Leaving Campus and Losing a Sanctuary
Well, that happened. Everything had a routine, every bit of normalcy felt in my actions throughout the day. Even when late in February, Dad told the family that my grandmother was in hospice, I maintained my composure. She was 99, and while hospice is no doubt depressing, we could still visit her. The woman had survived immigrating from Germany, the Great Depression, WW2, breaking a hip, pneumonia, and my father’s horrible jokes. I believed she still had another miracle in her.
Then came Thursday before spring break, and my mom was diagnosed with breast cancer - “probably the most treatable kind, the chemo should get rid of it, it seems very promising.” All the same, it was a shock that rumbled through my world long after my phone call with her had ended that Thursday night, leaving me to sit in disbelief in the Walsh hallway. It would be alright though, the family always pulls through.
I went home that weekend to take care of my father, ask how he was doing. His mom was still in hospice, and his wife recently diagnosed with cancer at the age of 64. He was left home alone, 73, while my mom continued to work, only eating a handful of pistachios for dinner each night. “I’m trying to lose weight,” he would say. I prepped him some meals and leftovers for the week, visited Grandma, and took the bus back to school for training. We had a competition the coming weekend.
Being at school was like hiding from the rest of the world, a sanctuary filled with distractions from everything else. My friends and I went out, I watched the Bachelor with my roommates, (Madison could do better), focused on school work. There were weekly runs to White mountain, and music constantly bumping through Walsh and the mods. Even with everything going on with the family, and the worry I had for them, I held on to the routine being on a college campus offered.
Fast forward to now, where I’m sitting at the desk in my cousin’s room of my aunt’s house, taking notes from online lectures. I couldn’t go home, not with my mother starting chemo soon and my father being older - their immune systems are just not as strong. Don’t get me wrong, it’s quiet and nice here, a wonderful place to focus on schoolwork. But my family and I can’t visit my Grandma, for fear of spreading the virus to her or other residents of her assisted living. I can no longer go upstairs when I’m feeling stressed to ask my friends if they want to get White Mountain. There’s no training with the team, no group breakfasts or blends of different music flowing through my window. The distractions and sanctuary the BC campus had offered have practically disappeared, at least for now.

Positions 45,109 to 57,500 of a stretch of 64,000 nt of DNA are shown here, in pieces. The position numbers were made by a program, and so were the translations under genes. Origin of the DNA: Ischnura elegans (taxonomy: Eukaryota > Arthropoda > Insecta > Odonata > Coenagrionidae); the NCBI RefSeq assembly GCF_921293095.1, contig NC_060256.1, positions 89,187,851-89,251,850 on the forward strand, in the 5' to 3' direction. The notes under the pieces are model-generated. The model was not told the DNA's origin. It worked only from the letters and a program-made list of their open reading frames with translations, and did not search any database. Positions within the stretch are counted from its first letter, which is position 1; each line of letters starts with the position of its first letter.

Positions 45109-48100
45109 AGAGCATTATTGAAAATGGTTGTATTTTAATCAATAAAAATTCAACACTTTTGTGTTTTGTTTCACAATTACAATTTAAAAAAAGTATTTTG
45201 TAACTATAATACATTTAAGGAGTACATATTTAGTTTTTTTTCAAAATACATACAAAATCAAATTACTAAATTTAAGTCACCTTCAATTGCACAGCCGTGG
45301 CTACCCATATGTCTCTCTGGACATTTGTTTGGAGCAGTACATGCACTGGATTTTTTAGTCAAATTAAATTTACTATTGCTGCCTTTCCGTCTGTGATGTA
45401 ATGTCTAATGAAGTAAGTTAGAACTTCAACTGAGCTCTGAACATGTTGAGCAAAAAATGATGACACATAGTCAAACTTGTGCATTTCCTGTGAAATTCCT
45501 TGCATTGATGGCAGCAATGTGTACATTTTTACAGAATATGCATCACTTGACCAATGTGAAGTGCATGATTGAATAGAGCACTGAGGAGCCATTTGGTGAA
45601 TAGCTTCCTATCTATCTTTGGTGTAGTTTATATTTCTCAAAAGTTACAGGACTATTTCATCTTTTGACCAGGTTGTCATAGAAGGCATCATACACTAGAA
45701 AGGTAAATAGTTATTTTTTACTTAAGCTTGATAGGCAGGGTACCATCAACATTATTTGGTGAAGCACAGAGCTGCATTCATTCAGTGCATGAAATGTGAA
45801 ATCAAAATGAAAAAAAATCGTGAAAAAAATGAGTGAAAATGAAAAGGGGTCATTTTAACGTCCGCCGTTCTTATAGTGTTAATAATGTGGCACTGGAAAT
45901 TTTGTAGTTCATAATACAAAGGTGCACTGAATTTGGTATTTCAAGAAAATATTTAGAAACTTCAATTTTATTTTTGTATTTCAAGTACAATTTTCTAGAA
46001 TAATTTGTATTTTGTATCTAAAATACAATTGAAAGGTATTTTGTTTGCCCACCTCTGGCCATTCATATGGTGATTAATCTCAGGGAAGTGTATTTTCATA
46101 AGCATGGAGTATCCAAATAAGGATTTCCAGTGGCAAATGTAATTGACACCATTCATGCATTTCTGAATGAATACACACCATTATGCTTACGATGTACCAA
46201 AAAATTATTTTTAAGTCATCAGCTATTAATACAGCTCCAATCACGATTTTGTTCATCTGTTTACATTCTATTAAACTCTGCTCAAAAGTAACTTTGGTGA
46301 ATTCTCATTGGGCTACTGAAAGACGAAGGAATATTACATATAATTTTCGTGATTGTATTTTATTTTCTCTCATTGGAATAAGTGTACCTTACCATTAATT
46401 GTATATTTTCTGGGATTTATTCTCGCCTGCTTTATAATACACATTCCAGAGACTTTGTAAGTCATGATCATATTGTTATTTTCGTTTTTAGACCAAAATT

However, the bags under my eyes have slowly begun to fade, as I’ve been able to catch up on sleep instead of going out with friends, (sometimes the fomo was too real to ignore, no matter how tired I was). My hour-long walks through my aunt's neighborhood have proved relaxing and meditative. And the meals are definitely better than anything Lower could offer, (like the fresh blueberry scones made from scratch for breakfast, or the grilled swordfish with lemon for dinner). It’s certainly not the same as living with all my friends, who have now scattered to different corners of the world, but there’s a certain level of peace to the quietness.
I acknowledge these upsides, and appreciate the pause I’ve been given to reflect on what has happened in such a short amount of time. It’s given me appreciation for my friends and my family. This is something the whole world is going through together, and though it’s sometimes easy to feel alone when it’s quiet and when your friends and family can’t be there in person, we can still find peace in the quiet, and feel united from afar. And hopefully, we’ll remember what we’ve learned in this time when the long-awaited moment comes to return to campus.